Dr. Kristy Pabilonia named Director of Clinical Diagnostics for Veterinary Health System

Kristy Pabilonia
Dr. Kristy Pabilonia stands in front of the CSU Veterinary Diagnostic Laboratory’s Biosafety Level 3 facility. (John Eisele/CSU photo)

From her vet school days volunteering at Colorado State University’s Veterinary Diagnostic Laboratory, through nearly two decades of work protecting animal health, and more than a year of interim leadership, Dr. Kristy Pabilonia has been named Director of Clinical Diagnostics for the CSU Veterinary Health System of the College of Veterinary Medicine and Biomedical Sciences.

“Not only has Dr. Pabilonia proven herself to be strong leader in the unit and to the college, she has been a steadying influence during a time of transition. Faculty and staff have been appreciative of her listening skills, problem-solving abilities and her inclusiveness,” said Dean Mark Stetter in an announcement to the college.

She is responsible for leading and administering all service-related veterinary clinical diagnostic operations, including the Veterinary Diagnostic Laboratories, Clinical Pathology, Clinical Immunology, and other service-related veterinary sample testing at the university.

“I have thoroughly enjoyed serving as the Interim Director and look forward to a rewarding tenure as Director,” Pabilonia said. “I am impressed daily by the impacts of the great work done by all of the clinical diagnostics teams and look forward to working collaboratively with faculty and staff to promote animal and human health across the US and the world.”

three woman standing in the hallway of the US Congress
Dr. Kristy Pabilonia discusses veterinary issues in the halls of Congress. (AAVMC photo)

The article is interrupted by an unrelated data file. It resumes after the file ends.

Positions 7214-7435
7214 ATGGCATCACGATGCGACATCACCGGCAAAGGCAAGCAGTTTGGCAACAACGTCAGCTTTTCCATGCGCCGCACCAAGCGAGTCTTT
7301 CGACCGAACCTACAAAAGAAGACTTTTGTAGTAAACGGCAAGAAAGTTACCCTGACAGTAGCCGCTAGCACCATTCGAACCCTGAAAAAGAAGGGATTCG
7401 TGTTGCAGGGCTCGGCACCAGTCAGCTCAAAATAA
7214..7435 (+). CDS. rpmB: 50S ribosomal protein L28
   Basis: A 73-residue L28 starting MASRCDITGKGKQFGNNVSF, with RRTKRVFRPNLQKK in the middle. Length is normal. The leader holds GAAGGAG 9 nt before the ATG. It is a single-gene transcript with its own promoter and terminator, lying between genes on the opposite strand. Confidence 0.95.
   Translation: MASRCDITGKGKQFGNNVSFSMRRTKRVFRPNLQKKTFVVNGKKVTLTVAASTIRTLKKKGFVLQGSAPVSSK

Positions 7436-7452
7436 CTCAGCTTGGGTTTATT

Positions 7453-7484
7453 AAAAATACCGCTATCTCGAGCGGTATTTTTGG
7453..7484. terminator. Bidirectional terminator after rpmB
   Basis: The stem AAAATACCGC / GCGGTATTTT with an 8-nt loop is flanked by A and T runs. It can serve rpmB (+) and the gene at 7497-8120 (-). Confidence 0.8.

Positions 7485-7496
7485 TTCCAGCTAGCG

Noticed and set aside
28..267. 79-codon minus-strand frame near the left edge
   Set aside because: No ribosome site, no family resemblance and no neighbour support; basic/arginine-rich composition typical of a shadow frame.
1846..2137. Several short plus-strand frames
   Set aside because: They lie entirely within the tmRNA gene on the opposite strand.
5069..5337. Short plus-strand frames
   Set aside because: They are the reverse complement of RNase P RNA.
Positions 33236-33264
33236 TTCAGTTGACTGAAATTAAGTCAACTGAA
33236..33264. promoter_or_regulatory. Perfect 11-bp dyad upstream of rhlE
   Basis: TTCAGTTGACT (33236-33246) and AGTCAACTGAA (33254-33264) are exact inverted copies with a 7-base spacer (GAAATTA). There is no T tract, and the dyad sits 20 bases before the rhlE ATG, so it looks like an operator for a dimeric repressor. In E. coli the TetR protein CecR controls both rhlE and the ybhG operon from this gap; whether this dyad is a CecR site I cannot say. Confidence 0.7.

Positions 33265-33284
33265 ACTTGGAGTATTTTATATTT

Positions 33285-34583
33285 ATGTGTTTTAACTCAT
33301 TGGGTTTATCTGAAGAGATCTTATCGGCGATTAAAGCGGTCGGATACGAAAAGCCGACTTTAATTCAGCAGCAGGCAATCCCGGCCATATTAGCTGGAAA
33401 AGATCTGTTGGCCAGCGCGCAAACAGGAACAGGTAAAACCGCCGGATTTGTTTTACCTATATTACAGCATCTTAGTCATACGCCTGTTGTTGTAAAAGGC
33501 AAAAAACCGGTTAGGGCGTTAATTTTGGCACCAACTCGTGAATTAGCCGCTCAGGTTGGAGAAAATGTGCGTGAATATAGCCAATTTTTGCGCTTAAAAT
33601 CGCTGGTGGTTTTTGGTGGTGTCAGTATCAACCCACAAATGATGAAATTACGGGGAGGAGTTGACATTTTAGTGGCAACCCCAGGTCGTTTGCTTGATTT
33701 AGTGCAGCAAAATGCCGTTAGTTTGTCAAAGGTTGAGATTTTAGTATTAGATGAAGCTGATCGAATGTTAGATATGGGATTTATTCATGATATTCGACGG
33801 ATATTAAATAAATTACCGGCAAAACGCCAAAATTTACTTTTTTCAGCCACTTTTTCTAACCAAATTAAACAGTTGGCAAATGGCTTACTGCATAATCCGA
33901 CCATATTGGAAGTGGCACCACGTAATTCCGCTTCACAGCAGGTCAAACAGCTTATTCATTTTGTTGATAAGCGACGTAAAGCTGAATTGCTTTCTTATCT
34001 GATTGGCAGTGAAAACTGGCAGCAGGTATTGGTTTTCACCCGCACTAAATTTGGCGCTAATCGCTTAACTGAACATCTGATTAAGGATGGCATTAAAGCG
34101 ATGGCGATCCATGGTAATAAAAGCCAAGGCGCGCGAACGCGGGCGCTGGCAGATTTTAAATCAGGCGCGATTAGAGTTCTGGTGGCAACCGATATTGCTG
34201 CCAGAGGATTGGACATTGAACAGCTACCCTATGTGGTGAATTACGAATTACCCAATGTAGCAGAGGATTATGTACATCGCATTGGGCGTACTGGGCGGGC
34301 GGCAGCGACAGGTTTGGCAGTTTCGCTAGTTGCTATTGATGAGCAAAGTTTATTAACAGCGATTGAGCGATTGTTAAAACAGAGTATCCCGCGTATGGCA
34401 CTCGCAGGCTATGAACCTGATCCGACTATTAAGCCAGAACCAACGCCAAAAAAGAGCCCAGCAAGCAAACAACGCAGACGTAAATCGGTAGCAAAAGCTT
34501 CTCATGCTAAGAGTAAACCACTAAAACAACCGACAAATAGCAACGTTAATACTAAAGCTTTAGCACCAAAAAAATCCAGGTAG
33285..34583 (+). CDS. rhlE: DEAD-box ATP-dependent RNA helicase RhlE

Pabilonia has been involved in advancing veterinary diagnostics on a national and international level, including coordinating laboratory capacity building projects in several developing countries and serving on the executive board of the American Association of Veterinary Laboratory Diagnosticians.

She has recently led efforts that will allow the CSU Veterinary Diagnostic Laboratory to support the local public health community with human coronavirus test processing. resulting in mainstream media coverage as well as the Journal of the American Veterinary Association.

“Behind the scenes this required an immense amount of work and leadership on Dr. Pabilonia’s part to ensure the lab’s adherence to stringent administrative and technical regulations through collaboration with CSU’s Health and Medical Center and the Colorado Department of Public Health and Environment,” Stetter said. “All of this was accomplished during a time of unprecedented uncertainty and stress for the health system units and the college.”

A diplomate of the American College of Veterinary Microbiologists, Pabilonia is an associate professor in the Department of Microbiology, Immunology, and Pathology at the Colorado State University College of Veterinary Medicine and Biomedical Sciences. She was a member of the 2013-14 class of the American Veterinary Association’s Future leaders program. In 2019, the American Association of Veterinary Laboratory Diagnosticians gave Pabilonia its Distinguish Service Award, and she serves as the association’s secretary-treasurer.

On a personal note, Pabilonia and her husband, assistant professor Brendan Podell, have fostered eight children, and were honored by the state of Colorado in 2016 for their dedication.

Kristy with a chicken on her shoulder
Dr. Kristy Pabilonia often gives talks about raising backyard chickens. (CSU photo)

Pabilonia is an expert on poultry and backyard chickens. In fact, her office in the Diagnostic Medicine Center on CSU’s South Campus is full of chicken art.

She works closely with a number of state and federal agencies on foreign animal and zoonotic disease issues. Her research interests include avian influenza virus, backyard poultry populations, Salmonella and a number of zoonotic diseases, and she teaches veterinary students and other courses through the Department of Microbiology, Immunology, and Pathology. She earned a bachelor’s degree from the University of Colorado in 1996, and her D.V.M. (’02) and Ph.D. (’12) from CSU.

“We look forward to working with Dr. Pabilonia to ensure we are fulfilling our land-grant mission of service and research beneficial to the agriculture, animal and human health communities,” said Dr. Tim Hackett, interim senior associate dean of the Veterinary Health System.